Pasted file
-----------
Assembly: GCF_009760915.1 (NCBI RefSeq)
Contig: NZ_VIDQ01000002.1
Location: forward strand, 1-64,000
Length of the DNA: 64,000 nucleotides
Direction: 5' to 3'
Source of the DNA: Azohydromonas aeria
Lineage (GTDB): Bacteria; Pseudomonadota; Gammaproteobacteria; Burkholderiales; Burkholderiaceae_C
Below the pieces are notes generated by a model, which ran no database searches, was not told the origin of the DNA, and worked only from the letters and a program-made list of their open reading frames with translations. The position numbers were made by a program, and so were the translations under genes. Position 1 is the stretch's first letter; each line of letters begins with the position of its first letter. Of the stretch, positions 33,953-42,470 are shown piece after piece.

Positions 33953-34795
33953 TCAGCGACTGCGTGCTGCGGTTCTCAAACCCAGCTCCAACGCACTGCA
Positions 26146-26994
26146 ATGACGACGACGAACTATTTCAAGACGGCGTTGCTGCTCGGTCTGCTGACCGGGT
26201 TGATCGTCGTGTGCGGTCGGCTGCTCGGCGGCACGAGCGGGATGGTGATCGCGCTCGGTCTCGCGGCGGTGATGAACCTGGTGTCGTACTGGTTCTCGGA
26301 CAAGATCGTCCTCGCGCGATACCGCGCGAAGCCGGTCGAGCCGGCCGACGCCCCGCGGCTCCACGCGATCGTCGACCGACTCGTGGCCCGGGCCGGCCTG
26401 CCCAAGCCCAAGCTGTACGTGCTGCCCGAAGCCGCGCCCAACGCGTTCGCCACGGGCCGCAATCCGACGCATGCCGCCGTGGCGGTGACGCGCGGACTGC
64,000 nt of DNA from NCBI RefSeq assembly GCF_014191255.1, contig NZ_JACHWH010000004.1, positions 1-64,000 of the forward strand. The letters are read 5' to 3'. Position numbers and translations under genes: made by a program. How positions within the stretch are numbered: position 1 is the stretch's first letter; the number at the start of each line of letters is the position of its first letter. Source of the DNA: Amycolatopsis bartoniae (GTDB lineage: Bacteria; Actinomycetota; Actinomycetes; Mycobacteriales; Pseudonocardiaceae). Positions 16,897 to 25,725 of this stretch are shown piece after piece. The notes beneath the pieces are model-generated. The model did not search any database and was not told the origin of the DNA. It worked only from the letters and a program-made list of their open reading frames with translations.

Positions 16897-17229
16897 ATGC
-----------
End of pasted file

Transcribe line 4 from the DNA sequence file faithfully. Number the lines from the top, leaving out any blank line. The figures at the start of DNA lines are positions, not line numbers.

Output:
Length of the DNA: 64,000 nucleotides